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Re: [EXTERNAL] Re: Re: Red Swift reefers...and weathering (UNCLASSIFIED)

Gatwood, Elden J SAD
 

Classification: UNCLASSIFIED
Caveats: NONE

You guys bring up an issue that is very important in how "real" the end product looks. I have done starting points both as "as-built" paint, and "as weathered" paint, and I think the choice should be made depending on how easy or difficult it is going to be to match the lettering to the photo! On some cars the lettering weathers at about the same rate as the car's paint, and so if you are using washes or over-sprays to replicate paint fade, it is appropriate to have both go bad in tandem. However, if the paint fades or discolors badly, but the lettering stays fairly vibrant over that time, it is best to start with a faded base coat, then decal and go from there.

Back when I uniformly started with a "new" base coat, I had problem going back and making the whole car look right. It just wasn't possible in most cases to clean up the lettering.

With wooden components, the judgement call seems to be similar, but also includes the dreaded "board-by-board" decision-making process. On a car I finally finished, I went back after getting both paint and lettering where I wanted them, and added board-by-board weathering to duplicate the look of rotted and mechanically-damaged boards. Rot seems to be best replicated by a combination of browns and greys, applied with a very small brush; brown mostly deep into the grain of the boards.

My solution on a lot of this has been to stare at a photo for a very long time before writing down the sequence.

In some cases, it also requires doing things to the decals prior to application. One look at an older "Merchandise Service" paint and lettering job on the PRR will tell you why; application of fancy over-sprays of white and silver over top of the base coat had the effect of protecting the underlying paint. As the lettering wore away, the nice condition base coat was revealed...right next to the awful looking base coat over which no additional lettering/stripes were applied.

If any of you, individually, are interested in seeing a photo of a real subject on this latter case, just send me an e-mail off-line, and I'll send you the subject "challenge" car!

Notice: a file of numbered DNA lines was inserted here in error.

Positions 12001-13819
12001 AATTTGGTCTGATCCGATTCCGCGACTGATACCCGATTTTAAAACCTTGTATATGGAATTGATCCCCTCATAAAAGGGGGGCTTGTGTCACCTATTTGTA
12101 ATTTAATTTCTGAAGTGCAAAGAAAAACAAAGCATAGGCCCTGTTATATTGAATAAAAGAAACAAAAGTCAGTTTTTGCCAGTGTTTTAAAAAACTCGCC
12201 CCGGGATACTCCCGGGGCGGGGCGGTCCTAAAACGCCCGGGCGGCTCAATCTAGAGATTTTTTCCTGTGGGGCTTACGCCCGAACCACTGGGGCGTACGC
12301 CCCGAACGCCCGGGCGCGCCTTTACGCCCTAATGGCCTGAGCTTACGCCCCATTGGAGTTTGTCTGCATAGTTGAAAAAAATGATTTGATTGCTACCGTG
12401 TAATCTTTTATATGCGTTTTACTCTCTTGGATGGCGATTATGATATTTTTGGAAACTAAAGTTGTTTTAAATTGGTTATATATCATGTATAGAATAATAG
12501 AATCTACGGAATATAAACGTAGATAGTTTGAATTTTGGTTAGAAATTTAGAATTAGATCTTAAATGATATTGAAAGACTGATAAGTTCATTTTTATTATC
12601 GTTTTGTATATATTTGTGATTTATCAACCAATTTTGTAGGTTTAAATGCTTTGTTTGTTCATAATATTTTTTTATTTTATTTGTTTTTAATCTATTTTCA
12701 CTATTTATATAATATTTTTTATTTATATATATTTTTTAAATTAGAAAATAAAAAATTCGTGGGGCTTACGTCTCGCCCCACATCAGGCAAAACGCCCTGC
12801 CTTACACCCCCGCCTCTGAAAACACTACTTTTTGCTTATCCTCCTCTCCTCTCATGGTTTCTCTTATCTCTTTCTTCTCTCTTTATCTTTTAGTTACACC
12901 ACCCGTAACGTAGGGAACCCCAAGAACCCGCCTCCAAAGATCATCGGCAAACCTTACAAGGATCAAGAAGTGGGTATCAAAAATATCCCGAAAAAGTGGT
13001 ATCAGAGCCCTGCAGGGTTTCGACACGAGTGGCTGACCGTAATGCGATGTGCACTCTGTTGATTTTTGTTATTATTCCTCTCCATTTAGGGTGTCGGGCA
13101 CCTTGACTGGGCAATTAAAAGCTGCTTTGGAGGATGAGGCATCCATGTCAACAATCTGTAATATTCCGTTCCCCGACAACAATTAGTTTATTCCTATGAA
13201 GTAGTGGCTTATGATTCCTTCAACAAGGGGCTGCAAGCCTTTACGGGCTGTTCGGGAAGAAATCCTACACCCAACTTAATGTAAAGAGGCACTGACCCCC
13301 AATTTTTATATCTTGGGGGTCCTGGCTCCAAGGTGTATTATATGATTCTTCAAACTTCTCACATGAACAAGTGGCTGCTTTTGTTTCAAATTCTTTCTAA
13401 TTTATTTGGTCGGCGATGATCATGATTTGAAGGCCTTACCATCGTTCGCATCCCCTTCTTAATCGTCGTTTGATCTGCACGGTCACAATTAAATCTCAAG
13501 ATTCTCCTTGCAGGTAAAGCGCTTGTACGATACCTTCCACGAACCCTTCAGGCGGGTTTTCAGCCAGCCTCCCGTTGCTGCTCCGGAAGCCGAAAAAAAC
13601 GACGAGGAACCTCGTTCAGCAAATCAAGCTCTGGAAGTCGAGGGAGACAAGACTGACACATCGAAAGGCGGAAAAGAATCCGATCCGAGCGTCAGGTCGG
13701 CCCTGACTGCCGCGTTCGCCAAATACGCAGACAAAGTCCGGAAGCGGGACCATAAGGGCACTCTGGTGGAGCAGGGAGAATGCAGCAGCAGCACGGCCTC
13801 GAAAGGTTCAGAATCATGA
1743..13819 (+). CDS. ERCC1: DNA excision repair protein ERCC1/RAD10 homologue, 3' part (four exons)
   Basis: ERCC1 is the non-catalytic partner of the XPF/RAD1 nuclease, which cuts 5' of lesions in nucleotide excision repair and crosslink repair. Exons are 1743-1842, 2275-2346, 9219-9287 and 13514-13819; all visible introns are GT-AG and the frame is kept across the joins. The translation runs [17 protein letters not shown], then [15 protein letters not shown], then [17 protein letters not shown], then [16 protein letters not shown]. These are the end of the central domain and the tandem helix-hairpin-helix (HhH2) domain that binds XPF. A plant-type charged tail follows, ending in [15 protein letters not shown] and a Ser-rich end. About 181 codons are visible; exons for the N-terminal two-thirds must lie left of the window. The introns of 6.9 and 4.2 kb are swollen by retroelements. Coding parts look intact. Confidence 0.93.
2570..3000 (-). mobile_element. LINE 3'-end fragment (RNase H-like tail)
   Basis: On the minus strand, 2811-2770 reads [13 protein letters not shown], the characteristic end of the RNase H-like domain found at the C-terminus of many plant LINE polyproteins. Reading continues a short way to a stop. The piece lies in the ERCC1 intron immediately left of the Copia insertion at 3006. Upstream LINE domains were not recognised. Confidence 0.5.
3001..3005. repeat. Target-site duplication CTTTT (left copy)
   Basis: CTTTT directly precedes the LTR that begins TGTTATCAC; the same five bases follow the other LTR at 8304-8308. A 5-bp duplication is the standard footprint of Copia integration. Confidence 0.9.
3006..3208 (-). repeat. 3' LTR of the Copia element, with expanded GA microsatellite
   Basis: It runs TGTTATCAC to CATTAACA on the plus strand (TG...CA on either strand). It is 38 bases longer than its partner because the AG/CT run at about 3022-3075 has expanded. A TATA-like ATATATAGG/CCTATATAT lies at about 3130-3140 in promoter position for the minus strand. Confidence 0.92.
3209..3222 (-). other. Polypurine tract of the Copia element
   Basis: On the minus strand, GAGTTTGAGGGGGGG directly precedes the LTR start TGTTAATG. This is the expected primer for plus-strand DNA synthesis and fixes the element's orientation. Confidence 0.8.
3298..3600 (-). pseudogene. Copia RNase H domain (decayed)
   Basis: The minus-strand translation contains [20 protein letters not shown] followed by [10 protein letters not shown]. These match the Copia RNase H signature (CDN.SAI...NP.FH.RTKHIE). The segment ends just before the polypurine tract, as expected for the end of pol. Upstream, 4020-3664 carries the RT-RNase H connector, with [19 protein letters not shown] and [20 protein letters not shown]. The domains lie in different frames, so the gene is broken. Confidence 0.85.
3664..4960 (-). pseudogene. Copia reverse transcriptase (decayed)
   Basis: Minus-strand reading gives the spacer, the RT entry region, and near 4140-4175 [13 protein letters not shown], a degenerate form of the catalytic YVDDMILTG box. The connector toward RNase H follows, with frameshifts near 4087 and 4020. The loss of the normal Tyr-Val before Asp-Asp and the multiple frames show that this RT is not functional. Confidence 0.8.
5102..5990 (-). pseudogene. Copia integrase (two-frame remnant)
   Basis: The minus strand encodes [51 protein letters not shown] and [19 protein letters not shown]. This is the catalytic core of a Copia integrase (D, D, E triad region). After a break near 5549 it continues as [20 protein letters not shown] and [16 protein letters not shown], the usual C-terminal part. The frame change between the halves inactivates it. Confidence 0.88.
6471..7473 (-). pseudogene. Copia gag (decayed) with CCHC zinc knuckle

Elden Gatwood

On Wed, Nov 5, 2014 at 12:15 PM, 'Mike Brock' brockm@cfl.rr.com [STMFC] <STMFC@yahoogroups.com> wrote:





Rich Yoder writes:

"Maybe I missed this along the way, but who built the cars for Swift?
Or did they lease their fleet of reefers? What I'm driving at is the need
for paint information from a creditable source."

But why? You seem to be suggesting that we start with a fresh paint job,
then "weather" it in various ways perhaps trying to duplicate the "weather"
process. In order to do this, it seems to me that you would need a final
objective...as in the 2 color photos we've been discussing. I would also
note that the cars in question differ. That is, there is obviously a
combination of some kind of reddish brown and gray/black colored boards but
they vary with each car. I understand that the final photo product contains
errors but since vsariations exist in these final products, I would conclude
that accurate photo products would also vary. Since these cars and their
photos are to be viewed under very different light sources with different
amounts of light, the best we can do is get into a "ball park". Given all
that, I would suggest that modeling the final photo product will work as
well as trying to duplicate the weather process. In the end, no matter what
you do, you're still going to be dependent upon a photo....I think.

I mean...at least the cars have red sides.

Mike Brock






Classification: UNCLASSIFIED
Caveats: NONE


Re: Red Swift reefers

Charles Peck
 

Armand, Dry rot is self-replicating. Would you like me to send you some spores?
Florida won't miss them.  And they might have ancestors that rode FGEX cars.
Chuck Peck

On Wed, Nov 5, 2014 at 12:44 PM, 'A Premo' armprem2@... [STMFC] <STMFC@...> wrote:
 



Has anyone been able to replicate dry rot? Armand Premo
----- Original Message -----
Sent: Wednesday, November 05, 2014 12:29 PM
Subject: Re: [STMFC] Re: Red Swift reefers

 

Not to mention that I might model a few months earlier before the replacement boards were added.
Or six years later when a couple more boards have rotted. 
Chuck Peck

On Wed, Nov 5, 2014 at 12:15 PM, 'Mike Brock' brockm@... [STMFC] <STMFC@...> wrote:
 

​ 



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Checked by AVG - www.avg.com
Version: 2015.0.5315 / Virus Database: 4189/1 - Release Date: 09/05/14
Internal Virus Database is out of date.



Re: Red Swift reefers

Armand Premo
 


Has anyone been able to replicate dry rot? Armand Premo

----- Original Message -----
Sent: Wednesday, November 05, 2014 12:29 PM
Subject: Re: [STMFC] Re: Red Swift reefers

 

Not to mention that I might model a few months earlier before the replacement boards were added.
Or six years later when a couple more boards have rotted.